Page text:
“I’m in the process of peeling away their life story as we speak,” Cassidy explained in a matter of fact manner. “I should know by the end of the day tomorrow if they have any criminal records or were a person of interest in any crimes. And I will continue to look into their backgrounds, but if I don’t find something that sends up a red flag then I will have nothing to support further investigation.”

Diane was a little disappointed in that answer. This strange group of people had captured her imagination, and she had some hope that there was some secret to be uncovered there. Cassidy’s response deflated this hope a great deal, and she settled back into the reality of the moment and inquired no more about it. The other family members could think of nothing more they could query Cassidy on about this subject either. It was clear to them all that she had nothing concrete to say about her investigation and all thought it best not to dwell on it any longer. The conversation moved to a new topic and never returned to the Greenbelt Nine.

It was approaching nine o’clock at night when Cassidy stepped back inside her home with Cynthia and John. She shortly put the children to bed and then followed them into slumber. When she awakened, it was Monday morning. She went into her day as she had done a hundred times before. When she arrived at work, early as usual, she started her day by reading through the E-mails that had accrued since she last viewed her mail box. She was not long into this when the translated Romanian police file from Dr. McCullough came to her attention. With some reluctance, she decided to read through it. This was done out of a need to be thorough. She had, by this time, abandoned all thinking that there was any relevance in it to her investigation.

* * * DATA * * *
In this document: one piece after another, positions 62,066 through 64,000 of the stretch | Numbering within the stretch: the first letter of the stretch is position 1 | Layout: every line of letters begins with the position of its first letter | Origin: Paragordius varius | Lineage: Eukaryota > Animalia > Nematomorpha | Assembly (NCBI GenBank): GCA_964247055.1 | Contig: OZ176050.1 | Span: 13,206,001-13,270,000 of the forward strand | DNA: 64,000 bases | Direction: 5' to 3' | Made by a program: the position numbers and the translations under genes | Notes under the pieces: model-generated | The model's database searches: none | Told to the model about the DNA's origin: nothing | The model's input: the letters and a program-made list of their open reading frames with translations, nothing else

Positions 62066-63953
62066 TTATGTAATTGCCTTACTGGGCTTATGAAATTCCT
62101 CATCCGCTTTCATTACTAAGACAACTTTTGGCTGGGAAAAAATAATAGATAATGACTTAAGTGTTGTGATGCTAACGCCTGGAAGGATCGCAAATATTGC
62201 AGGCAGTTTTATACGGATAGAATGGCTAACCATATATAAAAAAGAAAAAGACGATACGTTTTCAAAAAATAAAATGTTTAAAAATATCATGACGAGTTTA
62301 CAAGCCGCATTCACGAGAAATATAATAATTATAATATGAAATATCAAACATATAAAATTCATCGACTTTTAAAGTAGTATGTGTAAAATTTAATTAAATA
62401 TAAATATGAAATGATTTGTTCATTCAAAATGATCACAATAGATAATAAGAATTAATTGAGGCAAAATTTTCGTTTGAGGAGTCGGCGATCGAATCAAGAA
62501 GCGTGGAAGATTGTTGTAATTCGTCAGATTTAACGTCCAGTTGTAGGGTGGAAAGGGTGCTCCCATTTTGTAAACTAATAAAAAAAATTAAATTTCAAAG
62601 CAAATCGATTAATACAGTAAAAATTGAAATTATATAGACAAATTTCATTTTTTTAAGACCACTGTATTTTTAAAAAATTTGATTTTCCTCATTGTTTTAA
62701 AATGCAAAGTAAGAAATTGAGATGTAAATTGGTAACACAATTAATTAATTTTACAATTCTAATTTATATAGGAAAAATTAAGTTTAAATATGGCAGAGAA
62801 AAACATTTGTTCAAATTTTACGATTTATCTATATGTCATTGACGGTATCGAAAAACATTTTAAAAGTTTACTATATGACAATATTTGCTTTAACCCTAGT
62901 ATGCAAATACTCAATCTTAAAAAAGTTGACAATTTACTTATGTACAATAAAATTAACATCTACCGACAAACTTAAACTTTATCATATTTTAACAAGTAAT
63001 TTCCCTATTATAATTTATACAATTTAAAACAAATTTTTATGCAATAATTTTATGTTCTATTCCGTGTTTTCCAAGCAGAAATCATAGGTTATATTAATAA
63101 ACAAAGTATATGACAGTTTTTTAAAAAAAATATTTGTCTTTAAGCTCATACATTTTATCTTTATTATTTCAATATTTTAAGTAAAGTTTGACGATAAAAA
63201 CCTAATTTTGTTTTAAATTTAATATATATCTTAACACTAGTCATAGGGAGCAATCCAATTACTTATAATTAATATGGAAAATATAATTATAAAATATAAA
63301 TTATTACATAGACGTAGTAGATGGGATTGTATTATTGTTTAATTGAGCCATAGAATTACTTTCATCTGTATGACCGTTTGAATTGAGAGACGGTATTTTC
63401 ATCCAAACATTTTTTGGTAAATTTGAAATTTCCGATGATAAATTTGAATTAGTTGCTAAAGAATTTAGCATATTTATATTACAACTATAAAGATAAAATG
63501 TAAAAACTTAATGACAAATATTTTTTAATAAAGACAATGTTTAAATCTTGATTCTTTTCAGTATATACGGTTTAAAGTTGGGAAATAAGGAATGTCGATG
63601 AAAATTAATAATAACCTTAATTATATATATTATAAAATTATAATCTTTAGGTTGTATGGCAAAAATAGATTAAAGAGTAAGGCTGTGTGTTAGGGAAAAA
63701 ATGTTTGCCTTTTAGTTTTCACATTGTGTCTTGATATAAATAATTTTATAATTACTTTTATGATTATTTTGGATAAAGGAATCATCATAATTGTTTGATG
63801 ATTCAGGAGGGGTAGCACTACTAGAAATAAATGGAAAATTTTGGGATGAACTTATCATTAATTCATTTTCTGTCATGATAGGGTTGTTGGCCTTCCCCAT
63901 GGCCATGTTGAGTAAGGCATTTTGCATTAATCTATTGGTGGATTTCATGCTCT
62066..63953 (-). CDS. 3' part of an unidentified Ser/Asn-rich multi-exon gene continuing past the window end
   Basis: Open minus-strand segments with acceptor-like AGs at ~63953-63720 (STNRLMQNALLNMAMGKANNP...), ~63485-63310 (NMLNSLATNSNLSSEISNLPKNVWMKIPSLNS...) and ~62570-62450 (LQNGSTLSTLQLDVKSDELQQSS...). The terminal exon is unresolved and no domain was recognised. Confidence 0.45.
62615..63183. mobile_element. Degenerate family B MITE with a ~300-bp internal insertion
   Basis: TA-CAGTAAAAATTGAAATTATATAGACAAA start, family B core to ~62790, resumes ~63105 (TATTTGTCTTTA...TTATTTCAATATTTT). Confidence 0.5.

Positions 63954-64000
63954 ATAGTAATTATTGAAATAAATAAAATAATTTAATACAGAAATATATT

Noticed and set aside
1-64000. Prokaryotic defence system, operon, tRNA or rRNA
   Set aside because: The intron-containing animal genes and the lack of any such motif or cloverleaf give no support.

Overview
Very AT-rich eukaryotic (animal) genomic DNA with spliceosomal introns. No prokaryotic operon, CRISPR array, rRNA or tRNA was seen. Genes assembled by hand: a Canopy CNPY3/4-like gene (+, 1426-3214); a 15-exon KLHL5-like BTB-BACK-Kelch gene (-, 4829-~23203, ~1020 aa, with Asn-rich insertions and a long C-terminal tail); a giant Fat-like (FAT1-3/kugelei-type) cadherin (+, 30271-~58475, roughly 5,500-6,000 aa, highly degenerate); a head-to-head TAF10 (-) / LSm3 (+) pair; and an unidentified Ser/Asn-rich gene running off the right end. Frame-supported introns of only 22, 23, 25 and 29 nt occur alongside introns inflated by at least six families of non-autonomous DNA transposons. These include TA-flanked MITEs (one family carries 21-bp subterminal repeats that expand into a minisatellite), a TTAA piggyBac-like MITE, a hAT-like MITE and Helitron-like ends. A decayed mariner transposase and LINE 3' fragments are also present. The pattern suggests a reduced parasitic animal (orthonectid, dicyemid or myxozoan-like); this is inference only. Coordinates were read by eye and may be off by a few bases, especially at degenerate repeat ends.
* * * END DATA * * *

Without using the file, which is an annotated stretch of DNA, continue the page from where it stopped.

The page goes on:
“Good morning bright eyes,” Alan greeted as he walked up to his desk.

Cassidy looked up from her computer monitor and noted him with a smile and a “good morning.”

“So, what’s on the calendar for today?” Alan questioned as he hung up his coat.

“We go back to questioning friends and family and try to find something that connects these victims.

“Sounds like a plan,” Alan endorsed with artificial optimism.

Alan sat down behind his desk and had just turned on his computer when he took notice that Cassidy was reading something that had her deep into concentration.

“What are you looking at?”

Alan’s question awakened Cassidy from her study. She gave Alan a quick look and then turned back to her monitor as she responded to his question.

“I’m reading a translated version of that Romanian file.”

“I thought we abandoned that as a possible lead,” Alan returned with a look of surprise.

“We did,” Cassidy spoke back. “But it’s here so I’m giving it a look through.”

Alan acknowledged this answer with a nod of his head. He turned his attention to the E-mail in his own mail box. He was nearly a minute into this when Cassidy told him that she had gotten a call from Grigore.

“He called you?” Alan questioned with a stunned expression.